Friday, July 12, 2024

The alcohol aisle in the Target in Cambridge’s Central Square, seen Nov. 13, is barricaded against shoplifting. (Photo: Marc Levy)

Until recently, anyone could walk into the Target in Central Square and buy alcohol off the shelf. There was no more physical barricade to a bottle of tequila than to a box of Froot Loops.

A surge in shoplifting in recent months – and bad days such as Saturday, when police tackled and arrested a suspect who tried to flee down Pearl Street – changed that, Super Target Liquor of Massachusetts executives told the Cambridge License Commission at the end of October.

There have been 178 reported shopliftings so far this year at the Target, with 66 of those listing “alcohol” as the property being taken – figures that may be higher because some incidents may not have been reported, said Cambridge police spokesperson Robert Goulston on Monday. That’s up from 63 reported shoplifting incidents through this time last year, of which 27 were listed as being alcohol thefts.

“We have not seen any clear signs of coordinated shoplifting ‘attacks,’” Goulston said, referring to tales of organized shoplifting and extreme smash-and-grab robberies spread since the Covid pandemic by some retailers and media. A report discussed Monday by The New York Times says that shoplifting incidents across most major cities are down 7 percent since 2019, before Covid.

Metal accordion barriers now fence off the alcohol at the 564 Massachusetts Ave. store, requiring staff help for customers looking to buy a bottle. A Target asset protection leader said there has been a 50 percent reduction in adult beverage theft since their recent implementation, though she did not have specific numbers for commission chair Nicole Murati Ferrer at the Oct. 25 meeting.

This year’s alcohol theft is 37 percent of the total, down from the 43 percent seen up to this date last year.

“The gates are currently up and operating,” said Brendan Jones, general manager of the Target. “Ultimately, you know, this is probably 98 percent effective. We’d like to get to something that’s 99 percent or 100 percent.”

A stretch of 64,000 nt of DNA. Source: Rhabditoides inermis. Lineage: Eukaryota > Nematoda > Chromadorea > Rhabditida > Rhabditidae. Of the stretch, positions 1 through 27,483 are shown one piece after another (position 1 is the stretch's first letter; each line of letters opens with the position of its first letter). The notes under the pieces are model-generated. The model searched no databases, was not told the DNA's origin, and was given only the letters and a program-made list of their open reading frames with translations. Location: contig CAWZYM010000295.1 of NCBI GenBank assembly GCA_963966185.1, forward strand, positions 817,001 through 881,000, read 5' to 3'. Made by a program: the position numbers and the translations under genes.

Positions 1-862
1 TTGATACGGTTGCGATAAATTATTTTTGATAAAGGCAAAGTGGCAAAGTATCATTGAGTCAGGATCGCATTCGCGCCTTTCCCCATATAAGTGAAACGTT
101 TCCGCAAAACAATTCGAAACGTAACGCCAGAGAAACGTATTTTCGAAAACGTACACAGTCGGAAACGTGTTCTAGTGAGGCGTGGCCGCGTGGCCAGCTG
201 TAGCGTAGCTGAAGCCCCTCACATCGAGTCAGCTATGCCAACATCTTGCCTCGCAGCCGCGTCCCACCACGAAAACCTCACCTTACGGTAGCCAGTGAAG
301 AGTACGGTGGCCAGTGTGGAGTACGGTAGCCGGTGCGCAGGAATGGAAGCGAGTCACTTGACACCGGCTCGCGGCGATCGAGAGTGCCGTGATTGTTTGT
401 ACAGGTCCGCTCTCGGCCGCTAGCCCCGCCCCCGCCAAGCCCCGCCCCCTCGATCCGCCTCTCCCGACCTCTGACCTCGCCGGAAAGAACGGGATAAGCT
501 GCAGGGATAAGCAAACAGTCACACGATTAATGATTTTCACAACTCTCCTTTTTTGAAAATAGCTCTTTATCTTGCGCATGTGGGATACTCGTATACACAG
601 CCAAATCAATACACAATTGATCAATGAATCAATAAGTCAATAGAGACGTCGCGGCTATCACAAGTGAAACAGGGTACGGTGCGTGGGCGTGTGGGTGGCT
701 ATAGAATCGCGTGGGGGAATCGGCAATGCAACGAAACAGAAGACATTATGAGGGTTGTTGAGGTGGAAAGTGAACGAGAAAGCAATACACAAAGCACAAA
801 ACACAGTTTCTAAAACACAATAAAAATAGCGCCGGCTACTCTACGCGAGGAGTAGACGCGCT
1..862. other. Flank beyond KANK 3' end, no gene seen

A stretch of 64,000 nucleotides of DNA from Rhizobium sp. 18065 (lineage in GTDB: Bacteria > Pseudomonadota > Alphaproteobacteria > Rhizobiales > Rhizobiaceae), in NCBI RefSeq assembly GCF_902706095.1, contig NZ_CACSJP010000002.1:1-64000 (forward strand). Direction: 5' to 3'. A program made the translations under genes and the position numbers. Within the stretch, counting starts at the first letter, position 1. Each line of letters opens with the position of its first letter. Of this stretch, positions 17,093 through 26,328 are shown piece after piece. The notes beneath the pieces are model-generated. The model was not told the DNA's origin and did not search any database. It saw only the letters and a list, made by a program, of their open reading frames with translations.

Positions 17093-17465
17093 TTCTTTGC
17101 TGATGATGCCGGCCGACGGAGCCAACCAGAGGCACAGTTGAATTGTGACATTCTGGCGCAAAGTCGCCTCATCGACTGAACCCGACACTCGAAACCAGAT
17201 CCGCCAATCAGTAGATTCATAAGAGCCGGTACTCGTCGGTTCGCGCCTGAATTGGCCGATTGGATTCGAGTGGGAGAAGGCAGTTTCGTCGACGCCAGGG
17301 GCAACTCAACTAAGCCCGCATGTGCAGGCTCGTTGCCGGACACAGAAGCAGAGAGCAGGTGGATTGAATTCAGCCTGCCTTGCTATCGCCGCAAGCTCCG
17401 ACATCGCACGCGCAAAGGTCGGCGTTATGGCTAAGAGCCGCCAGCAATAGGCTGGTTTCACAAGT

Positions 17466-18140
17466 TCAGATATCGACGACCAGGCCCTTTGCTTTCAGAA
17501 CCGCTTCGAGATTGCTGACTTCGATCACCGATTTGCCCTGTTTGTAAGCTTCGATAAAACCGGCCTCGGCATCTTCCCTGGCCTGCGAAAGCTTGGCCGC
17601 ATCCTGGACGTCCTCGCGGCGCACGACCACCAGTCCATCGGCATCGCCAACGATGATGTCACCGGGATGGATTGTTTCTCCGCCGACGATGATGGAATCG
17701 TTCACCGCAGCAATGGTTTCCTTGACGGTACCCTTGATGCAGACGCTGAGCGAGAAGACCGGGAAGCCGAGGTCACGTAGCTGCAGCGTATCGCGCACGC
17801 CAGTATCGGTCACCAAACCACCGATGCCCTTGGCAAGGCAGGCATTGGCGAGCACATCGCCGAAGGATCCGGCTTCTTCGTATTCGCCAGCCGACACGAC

Jones said the store is looking into installing plexiglass or another material where the accordion barriers now stand to fully block off all alcohol while remaining visually appealing.

“I would say this fulfills the spirit of the plan, and it is working,” he said. “But we could probably do a little better.”

Rebuilding against shoplifters

Murati Ferrer suggested putting the alcohol behind staffed registers where it could be handed to customers; the store’s self-checkout machines cannot be used to buy it. Managers said there simply wasn’t room to have beer coolers and other stock behind the counter with them, prompting discussion of whether the store could be reconfigured or renovated. “We’d have to analyze it, spec it out in terms of the merchandising cost, the downtime,” Target assets protection director Jonas Garcia said. “That would be a very, very significant undertaking.”

Having greeters at the store entrance could also be a deterrent to shoplifting, but the entrance isn’t always staffed, Murati Ferrer noted.

“The podium should be staffed over peak hours” from noon to 8:30 p.m., a target official said, as “a general representation of asset protection in the store as a deterrent.”

Sign of the times

A Starbucks coffee shop at 655 Massachusetts Ave. in Central Square closed in November 2022 after 25 years, with crime in the area identified by counter staff and a corporate spokesperson as a major factor in the decision. But Target doesn’t appear ready to throw in the towel ($4.50 from the Room Essentials collection in a variety of colors) despite reports that it is itself a target for crime.

“It’s a sign of the times,” a local official said. “It’s pretty common knowledge that’s where most shoplifting is happening” in the square.

Central Square attracts a high concentration of unhoused people, though that population hasn’t been named as the source of the spike in shoplifting. The square has been the focus of attention from city councillors and others looking for a way to return its status as “the jewel of our city” after an increase in homelessness, drug use and public intoxication, violence and aggressive panhandling.